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Bertha Garlan   By: (1862-1931)

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Arthur Schnitzler's Bertha Garlan is a novel that delves into the complex web of human desires, relationships, and societal expectations. Set in Vienna, the narrative revolves around the eponymous character, Bertha Garlan, and her struggles to navigate the constraints imposed on her by society.

Schnitzler's writing style is nothing short of remarkable, capturing the nuances of human emotions and the intricacies of interpersonal dynamics with astute precision. The author masterfully explores themes of sexuality, identity, and personal freedom, highlighting the challenges faced by women in a patriarchal society.

What sets Bertha Garlan apart is its unflinching portrayal of the human psyche. Through Bertha's journey, Schnitzler exposes the inner conflicts and desires that lie beneath the surface of every individual, highlighting the often contradictory nature of human behavior. The characters in the novel are vividly depicted, each grappling with their own personal dilemmas and desires that ultimately shape their relationships.

At its heart, Bertha Garlan is a novel about the quest for personal fulfillment and the struggle to break free from societal norms. Schnitzler challenges the reader to question the established conventions of his time, prompting a reflection on the timeless themes of choice, self-discovery, and autonomy.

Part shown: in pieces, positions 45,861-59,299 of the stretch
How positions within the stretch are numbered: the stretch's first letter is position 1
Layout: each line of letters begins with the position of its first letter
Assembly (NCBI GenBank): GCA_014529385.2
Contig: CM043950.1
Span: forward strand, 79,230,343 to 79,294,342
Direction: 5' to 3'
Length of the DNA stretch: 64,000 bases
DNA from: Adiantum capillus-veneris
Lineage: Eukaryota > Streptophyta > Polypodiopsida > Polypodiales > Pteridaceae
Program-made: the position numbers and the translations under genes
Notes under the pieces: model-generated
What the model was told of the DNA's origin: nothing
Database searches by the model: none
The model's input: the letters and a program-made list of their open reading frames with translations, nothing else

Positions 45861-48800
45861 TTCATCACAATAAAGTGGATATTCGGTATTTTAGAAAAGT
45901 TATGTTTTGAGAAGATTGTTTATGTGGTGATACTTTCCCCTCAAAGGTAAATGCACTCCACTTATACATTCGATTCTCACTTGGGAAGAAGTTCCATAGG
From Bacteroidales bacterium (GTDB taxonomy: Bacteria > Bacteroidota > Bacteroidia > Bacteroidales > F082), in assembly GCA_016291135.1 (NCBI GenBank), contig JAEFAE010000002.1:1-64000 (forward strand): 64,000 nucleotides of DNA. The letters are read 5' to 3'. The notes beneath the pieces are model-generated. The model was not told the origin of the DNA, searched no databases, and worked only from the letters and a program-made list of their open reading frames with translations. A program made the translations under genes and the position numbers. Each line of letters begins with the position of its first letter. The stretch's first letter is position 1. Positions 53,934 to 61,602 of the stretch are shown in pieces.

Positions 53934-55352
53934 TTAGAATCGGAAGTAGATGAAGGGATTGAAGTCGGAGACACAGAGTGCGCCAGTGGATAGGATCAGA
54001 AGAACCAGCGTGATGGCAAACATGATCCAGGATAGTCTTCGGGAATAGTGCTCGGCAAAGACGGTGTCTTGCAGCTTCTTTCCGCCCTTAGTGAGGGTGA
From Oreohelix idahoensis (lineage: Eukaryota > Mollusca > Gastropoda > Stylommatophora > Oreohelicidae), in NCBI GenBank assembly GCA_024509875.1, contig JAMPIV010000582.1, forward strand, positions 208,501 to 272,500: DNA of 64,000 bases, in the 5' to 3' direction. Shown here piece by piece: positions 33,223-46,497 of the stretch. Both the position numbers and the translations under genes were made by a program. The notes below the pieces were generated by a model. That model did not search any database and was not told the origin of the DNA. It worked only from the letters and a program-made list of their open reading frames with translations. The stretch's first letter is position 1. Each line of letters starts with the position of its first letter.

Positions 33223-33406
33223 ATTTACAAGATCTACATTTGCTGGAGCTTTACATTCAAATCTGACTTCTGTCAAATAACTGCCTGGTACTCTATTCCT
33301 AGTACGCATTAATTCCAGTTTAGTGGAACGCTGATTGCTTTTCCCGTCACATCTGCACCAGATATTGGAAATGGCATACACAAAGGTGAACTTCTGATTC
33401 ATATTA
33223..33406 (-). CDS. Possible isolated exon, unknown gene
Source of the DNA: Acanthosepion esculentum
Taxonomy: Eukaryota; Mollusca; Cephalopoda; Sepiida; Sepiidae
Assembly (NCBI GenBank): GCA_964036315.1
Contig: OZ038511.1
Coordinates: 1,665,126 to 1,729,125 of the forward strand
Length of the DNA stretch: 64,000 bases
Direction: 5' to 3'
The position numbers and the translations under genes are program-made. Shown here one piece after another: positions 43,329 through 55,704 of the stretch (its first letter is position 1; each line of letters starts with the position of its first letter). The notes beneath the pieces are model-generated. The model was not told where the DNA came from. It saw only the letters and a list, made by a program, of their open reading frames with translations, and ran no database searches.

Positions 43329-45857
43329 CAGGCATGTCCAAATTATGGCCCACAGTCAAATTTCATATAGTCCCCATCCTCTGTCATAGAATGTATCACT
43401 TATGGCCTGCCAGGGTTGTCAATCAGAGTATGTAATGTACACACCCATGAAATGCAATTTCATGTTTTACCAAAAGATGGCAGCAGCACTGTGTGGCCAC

While the novel is set in the early 20th century, its themes and messages remain relevant today. The questions it raises about individual agency and societal expectations continue to resonate in our modern world. Schnitzler's ability to capture the complexities of human nature makes Bertha Garlan a compelling read that transcends time.

However, readers should be forewarned that the novel's exploration of sexuality and unconventional relationships may not be suitable for all audiences. Schnitzler addresses taboo topics with frankness and candor, pushing the boundaries of what was considered acceptable in his time.

In conclusion, Bertha Garlan is a compelling and thought-provoking novel that delves deep into the human psyche, challenging societal norms and expectations. Arthur Schnitzler's skillful storytelling and exploration of timeless themes make this book a must-read for anyone interested in a nuanced examination of the human condition.

First Page:




She was walking slowly down the hill; not by the broad high road which wound its way towards the town, but by the narrow footpath between the trellises of the vines. Her little boy was with her, hanging on to her hand and walking all the time a pace in front of her, because there was not room on the footpath for them to walk side by side.

The afternoon was well advanced, but the sun still poured down upon her with sufficient power to cause her to pull her dark straw hat a little further down over her forehead and to keep her eyes lowered. The slopes, at the foot of which the little town lay nestling, glimmered as though seen through a golden mist; the roofs of the houses below glistened, and the river, emerging yonder amongst the meadows outside the town, stretched, shimmering, into the distance. Not a quiver stirred the air, and it seemed as if the cool of the evening was yet far remote.

Bertha stooped for a moment and glanced about her. Save for her boy, she was all alone on the hillside, and around her brooded a curious stillness. At the cemetery, too, on the hilltop, she had not met anybody that day, not even the old woman who usually watered the flowers and kept the graves tidy, and with whom Bertha used often to have a chat. Bertha felt that somehow a considerable time had elapsed since she had started on her walk, and that it was long since she had spoken to anyone... Continue reading book >>

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